My youngest son was the first to notice, or the first to actually say it out loud. There seem to be an inordinate number of alcohol related deaths in our early family history. There! Now I’ve said it, or rather written it. It started with George Gunn. If you follow my blog you are acquainted with George and his sister Mary. He died in 1892, two years after arriving in the US from county Kerry. George was buried in the local Catholic cemetery, although in unconsecrated ground. What could he have done to deserve that? Perhaps his death holds a clue.
Palmyra NY Courier, Friday August 19, 1892:
The body of George Gunn, a laborer, about 30 years old was found floating in the canal just west of this village, on Sunday morning last. Gunn was in Palmyra late Saturday evening and the supposition is that he had been drinking and while on his way to Macedon by tow-path he fell into the canal and met his death by drowning.
George has a very nice tombstone which has been lovingly under planted with day lilies that still grow today. I know they are day lilies because they weren’t blooming due to overcrowding so I dug up a slip and took it home to see what grew. Voila! Lilies. Who but his sister Mary would have done the planting? That she loved her brother cannot be denied, she named her third son for him. Unfortunately, it seems her son George Power inherited some of his Uncle George Gunn’s less desirable traits. In the wee hours of the morning of May 27, 1928, young George picked a fight with a train…he lost.
Rochester Democrat &Chronicle May 28, 1928:
Palmyra May 27 Two youths were killed instantly at the Walworth Station crossing of the New York Central Railroad, four miles northwest of here, when their automobile crashed into the side of a moving eastbound freight train at 1:10 o'clock this morning. The impact derailed the fifth and sixth freight cars, just ahead of the caboose and demolished the automobile.
The dead men are George Powers 22, son of Philip Powers, of Manchester, and Merrill Hartle, 22, son of Mr. and Mrs. Loey Hartle, of Newark: The pair had been employed in construction work on the Palmyra Hotel, and had left this village shortly after midnight. Hartle is believed to have been driving.
Call me cynical, but I find it unlikely two young men were doing construction work on a Saturday night on into the early hours of Sunday morning, and where were they going? They weren’t heading to either of their homes; they were traveling in the opposite direction. Prohibition was the law of the land in 1928, perhaps to a rural speakeasy?
In a strange twist of fate, George was killed about two miles from the spot his uncle had been found floating 36 years earlier. At least Mary was spared the trauma of her son’s death, having passed away herself five months earlier.
Philip Power, young George’s father, had other family in America. His mother, Honora Crotty and two sisters had also immigrated. The oldest sister, Mary, married Thomas Ryan in Palmyra and had two daughters. One, Catherine Ryan, married a local businessman named Riffenburg, and lived a comfortable life, her sister Ella was not so fortunate. Ella Ryan was a troubled woman. Her husband left her and Ella drank herself to death in 1915 at the age of 46. Cause of death from her death certificate: gastritis, heart failure, drinking habit.
Switch now to the County Carlow relatives, and we find murder and mayhem. Edward McCabe, a nephew of my great-great grandfather James O’Hora, thankfully never married. Instead he lived with another bachelor in a cabin on a farm where they both worked as laborers. One evening, after a day of drinking in Canandaigua, NY, the roommates returned home and began to argue. Edward lay down and went to sleep. It was then, his drinking buddy wielding a heavy shovel, pounced. Edward’s face was nearly split in two and he later died in a nearby hospital.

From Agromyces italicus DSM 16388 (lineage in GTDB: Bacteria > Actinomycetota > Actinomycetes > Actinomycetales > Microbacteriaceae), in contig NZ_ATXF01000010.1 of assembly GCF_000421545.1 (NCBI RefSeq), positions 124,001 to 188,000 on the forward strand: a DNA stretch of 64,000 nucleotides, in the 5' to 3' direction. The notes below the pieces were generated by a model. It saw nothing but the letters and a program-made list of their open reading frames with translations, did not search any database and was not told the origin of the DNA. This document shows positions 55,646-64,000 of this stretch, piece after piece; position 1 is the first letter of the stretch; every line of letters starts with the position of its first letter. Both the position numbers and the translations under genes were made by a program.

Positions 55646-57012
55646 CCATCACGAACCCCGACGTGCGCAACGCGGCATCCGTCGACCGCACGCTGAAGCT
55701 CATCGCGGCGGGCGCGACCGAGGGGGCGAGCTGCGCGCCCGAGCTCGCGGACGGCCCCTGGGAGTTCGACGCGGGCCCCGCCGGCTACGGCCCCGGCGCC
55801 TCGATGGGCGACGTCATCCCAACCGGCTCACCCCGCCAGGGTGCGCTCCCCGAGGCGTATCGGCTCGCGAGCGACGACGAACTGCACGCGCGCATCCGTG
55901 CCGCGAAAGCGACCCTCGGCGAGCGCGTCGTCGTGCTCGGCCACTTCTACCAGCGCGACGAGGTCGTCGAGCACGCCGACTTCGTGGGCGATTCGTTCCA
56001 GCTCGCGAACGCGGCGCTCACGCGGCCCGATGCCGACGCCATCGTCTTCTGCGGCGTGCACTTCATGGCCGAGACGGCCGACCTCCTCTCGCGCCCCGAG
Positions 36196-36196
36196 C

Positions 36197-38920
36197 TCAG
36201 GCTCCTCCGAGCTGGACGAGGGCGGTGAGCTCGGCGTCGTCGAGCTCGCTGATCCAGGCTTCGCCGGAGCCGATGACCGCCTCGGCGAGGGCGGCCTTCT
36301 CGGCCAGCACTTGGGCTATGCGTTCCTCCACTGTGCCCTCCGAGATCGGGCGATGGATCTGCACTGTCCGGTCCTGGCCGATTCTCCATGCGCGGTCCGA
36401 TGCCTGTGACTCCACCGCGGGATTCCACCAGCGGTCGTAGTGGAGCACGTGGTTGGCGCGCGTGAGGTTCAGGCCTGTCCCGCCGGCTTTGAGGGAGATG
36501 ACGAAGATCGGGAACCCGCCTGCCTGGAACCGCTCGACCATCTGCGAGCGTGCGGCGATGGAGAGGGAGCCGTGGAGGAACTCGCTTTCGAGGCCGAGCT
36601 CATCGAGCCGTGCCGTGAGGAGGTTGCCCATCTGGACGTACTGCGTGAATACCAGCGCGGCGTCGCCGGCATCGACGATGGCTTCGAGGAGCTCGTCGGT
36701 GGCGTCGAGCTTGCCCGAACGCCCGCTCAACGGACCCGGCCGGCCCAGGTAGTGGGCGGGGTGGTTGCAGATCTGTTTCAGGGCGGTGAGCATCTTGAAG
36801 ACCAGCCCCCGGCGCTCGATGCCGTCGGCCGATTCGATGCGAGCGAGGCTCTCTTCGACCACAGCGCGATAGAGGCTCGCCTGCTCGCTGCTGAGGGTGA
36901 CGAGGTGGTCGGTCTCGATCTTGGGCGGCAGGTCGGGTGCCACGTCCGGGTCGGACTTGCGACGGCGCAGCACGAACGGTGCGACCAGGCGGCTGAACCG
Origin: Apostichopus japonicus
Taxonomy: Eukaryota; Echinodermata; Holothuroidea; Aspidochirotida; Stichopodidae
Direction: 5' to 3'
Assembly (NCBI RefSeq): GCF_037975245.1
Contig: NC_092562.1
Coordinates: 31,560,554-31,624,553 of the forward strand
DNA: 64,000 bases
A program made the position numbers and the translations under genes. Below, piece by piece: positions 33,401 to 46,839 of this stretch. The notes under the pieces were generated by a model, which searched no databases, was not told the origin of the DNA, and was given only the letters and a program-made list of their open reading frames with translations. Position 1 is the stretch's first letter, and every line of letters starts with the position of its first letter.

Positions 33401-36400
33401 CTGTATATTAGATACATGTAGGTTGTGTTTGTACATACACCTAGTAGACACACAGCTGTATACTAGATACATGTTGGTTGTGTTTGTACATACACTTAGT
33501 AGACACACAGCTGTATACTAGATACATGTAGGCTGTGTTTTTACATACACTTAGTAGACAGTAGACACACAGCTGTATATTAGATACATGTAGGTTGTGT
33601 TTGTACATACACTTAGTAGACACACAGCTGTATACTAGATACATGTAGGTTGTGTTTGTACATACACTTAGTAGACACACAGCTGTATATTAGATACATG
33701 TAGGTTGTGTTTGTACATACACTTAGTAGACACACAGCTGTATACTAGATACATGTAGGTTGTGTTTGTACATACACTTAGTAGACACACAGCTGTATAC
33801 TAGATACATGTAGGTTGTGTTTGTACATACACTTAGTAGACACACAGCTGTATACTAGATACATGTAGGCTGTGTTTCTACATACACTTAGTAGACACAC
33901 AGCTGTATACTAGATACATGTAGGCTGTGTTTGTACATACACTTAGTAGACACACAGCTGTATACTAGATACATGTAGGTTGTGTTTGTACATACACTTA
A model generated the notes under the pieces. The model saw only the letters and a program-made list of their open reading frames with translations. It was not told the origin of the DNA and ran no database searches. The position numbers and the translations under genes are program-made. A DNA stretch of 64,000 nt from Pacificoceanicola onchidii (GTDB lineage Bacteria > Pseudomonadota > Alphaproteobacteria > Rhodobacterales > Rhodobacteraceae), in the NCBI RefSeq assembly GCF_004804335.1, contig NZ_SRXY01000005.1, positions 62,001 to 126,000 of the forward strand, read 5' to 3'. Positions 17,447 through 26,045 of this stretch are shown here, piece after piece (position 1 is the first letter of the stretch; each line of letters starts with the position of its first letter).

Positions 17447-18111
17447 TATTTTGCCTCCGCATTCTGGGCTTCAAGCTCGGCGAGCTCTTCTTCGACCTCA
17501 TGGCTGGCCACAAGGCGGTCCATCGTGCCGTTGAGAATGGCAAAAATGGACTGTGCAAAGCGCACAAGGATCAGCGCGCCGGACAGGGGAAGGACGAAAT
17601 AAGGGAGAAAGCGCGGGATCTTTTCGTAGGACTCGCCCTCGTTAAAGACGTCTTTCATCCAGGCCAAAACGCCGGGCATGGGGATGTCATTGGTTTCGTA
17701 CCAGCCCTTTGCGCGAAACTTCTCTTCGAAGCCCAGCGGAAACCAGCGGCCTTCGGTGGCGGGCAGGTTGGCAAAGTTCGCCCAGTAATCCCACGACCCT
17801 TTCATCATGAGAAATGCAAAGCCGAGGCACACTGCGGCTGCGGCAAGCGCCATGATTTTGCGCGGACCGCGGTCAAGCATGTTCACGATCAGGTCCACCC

A niece of James O’Hora’s, the child of his wife Maria McGarr’s sister Bridget, went the route of Ella Ryan. Either Mary Agnes met her future husband in New York and followed him west, or she became acquainted with him in her travels. Eventually they were married in Tombstone, Arizona where he was serving as a hospital steward in the US Army. Life on a western Army Fort in the early 1890’s was not exactly enjoyable; just check some of the women’s diaries from that era, also this wonderful site, http://plainshumanities.unl.edu/projects/army_officers_wives/. Perhaps it was more than Mary Agnes could cope with. At some point she began drinking and the couple separated. Her death record below from the Horan Funeral Home, whose records are available at the Denver Public Library, says she was a widow, but in fact her husband was serving in the Philippines at the time she died. She also had an alias. An alias! Who has an alias? Her widowed mother paid to have her remains shipped back to New York for burial, and hushed up the sordid details.
Transcription of Horan Burial information, Denver Library:
Mary Agnes Westerdahl died 2 Oct 1902, 35 years old
Alias name of Annie Wilson, widowed
Lived at 2161 Larimer St. Denver Colorado
Born New York
Cause of death: Paralysis of heart due to Alcoholism
The cleaned up version:
Rochester Democrat & Chronicle Wed. Oct. 8, 1902
The remains of Mrs. Mary A. Westerdahl, who died in Denver Friday, last, were taken to the residence of her mother, Mrs. Bridget Kinsella, in Shortsville yesterday. She was 45 years of age and died from paralysis of the heart. She leaves a husband, who is in the service of the government in the Philippine Islands as hospital steward, an aged mother, two brothers and four sisters. The funeral will be held this morning at 9:30 at the church.
I am seriously thinking all this entitles me to membership in International Black Sheep Society!